2 Training is available by the Laser Safety Office if requested. Laser Safety Training is offered on line in RIMS and supplemented by your Permit Holder on specific laser systems.Training is available by the Laser Safety Officeif requested.The following slide presentation is used for educational purposes
3 ComplianceLaser Safety Program MA-DPH 105 CMR ANSI- Z ANSI-Z The Laser Safety Committee (LSSC) observes the MA-DPH regulations and ANSI standards and federal guidelines.
4 Laser Radiation Committee Laser Safety SubCommittee- (LSSC) is a subcommittee of the Radiation Safety Committee (RSC).Authority to approve/suspend research and health care laser systems privileges property.The LSSC meets quarterly and the RSC gives final approval to LSSC operations.
5 Laser Safety Supervisor and Laser Personnel ResponsibilitiesLaser Safety Supervisor and Laser PersonnelConform to the BU policies and guidelines for the safe use of HCLS & associated laser equipment.Complete the initial Laser Safety Training prior to entering laser controlled area.Familiarization with specific departmental policies and procedures.Provide adequate equipment for safety.Ensure adequate safety for visitors and untrained personnelInform visitors/untrained personnel of the hazards add how to protect themselvesNo one without BU laser safety shall be left unattended in the laser system area without supervision.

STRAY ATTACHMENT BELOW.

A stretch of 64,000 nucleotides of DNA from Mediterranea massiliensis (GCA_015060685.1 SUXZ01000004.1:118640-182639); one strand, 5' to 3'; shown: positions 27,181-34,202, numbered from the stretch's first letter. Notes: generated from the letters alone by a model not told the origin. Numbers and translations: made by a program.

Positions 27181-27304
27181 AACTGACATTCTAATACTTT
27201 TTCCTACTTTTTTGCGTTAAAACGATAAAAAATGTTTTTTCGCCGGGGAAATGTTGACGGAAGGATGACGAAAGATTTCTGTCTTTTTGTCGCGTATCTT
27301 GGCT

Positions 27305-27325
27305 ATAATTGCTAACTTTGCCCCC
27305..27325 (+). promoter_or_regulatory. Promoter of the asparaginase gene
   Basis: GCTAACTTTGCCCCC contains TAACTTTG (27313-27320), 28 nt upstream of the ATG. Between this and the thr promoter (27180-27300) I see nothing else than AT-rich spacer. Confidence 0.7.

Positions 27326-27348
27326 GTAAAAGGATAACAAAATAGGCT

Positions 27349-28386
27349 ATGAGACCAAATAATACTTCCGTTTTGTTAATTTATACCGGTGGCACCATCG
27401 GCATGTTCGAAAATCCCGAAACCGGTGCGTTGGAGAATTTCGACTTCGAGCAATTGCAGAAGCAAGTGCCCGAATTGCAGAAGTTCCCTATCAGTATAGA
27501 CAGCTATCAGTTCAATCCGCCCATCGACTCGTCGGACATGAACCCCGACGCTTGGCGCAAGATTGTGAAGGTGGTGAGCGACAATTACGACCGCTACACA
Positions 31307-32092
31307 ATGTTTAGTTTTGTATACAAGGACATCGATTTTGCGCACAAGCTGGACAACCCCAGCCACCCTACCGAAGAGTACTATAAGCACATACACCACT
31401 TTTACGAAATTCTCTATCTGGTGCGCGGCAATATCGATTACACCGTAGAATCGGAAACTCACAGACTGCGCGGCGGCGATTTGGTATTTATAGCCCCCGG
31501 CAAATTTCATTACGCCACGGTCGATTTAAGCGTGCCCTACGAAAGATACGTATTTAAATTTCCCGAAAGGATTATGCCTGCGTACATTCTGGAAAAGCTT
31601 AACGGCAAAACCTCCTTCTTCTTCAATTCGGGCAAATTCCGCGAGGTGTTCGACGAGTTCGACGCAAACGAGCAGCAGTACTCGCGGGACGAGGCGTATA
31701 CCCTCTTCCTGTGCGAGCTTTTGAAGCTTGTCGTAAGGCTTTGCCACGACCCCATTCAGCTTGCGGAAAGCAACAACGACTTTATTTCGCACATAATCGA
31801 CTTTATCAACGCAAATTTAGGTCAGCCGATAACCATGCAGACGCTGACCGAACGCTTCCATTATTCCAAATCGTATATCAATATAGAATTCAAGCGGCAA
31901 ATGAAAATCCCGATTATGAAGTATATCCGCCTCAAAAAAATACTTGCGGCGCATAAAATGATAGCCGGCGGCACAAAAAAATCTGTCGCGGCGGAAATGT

6 Laser Safety Supervisor and Laser Personnel ResponsibilitiesLaser Safety Supervisor and Laser PersonnelAccountability of laser radiation workers, laser devices (HCLS) & associated equipment registered with the Laser Safety Officer.Maintain a safe environment for patients, personnel, visitors, and the general public.Reports any equipment malfunction or potential hazard to the Laser Safety Supervisor.
7 Educated Laser Safe Employees ResponsibilitiesEducated Laser Safe EmployeesProvide adequate laser awareness for othersCommitted to BU policies and regulatory compliancePractice safe methods & procedures to eliminate Maximum Permissible Exposure (MPE) to the eye or skinThis is a very important part of the equation.May mean the difference.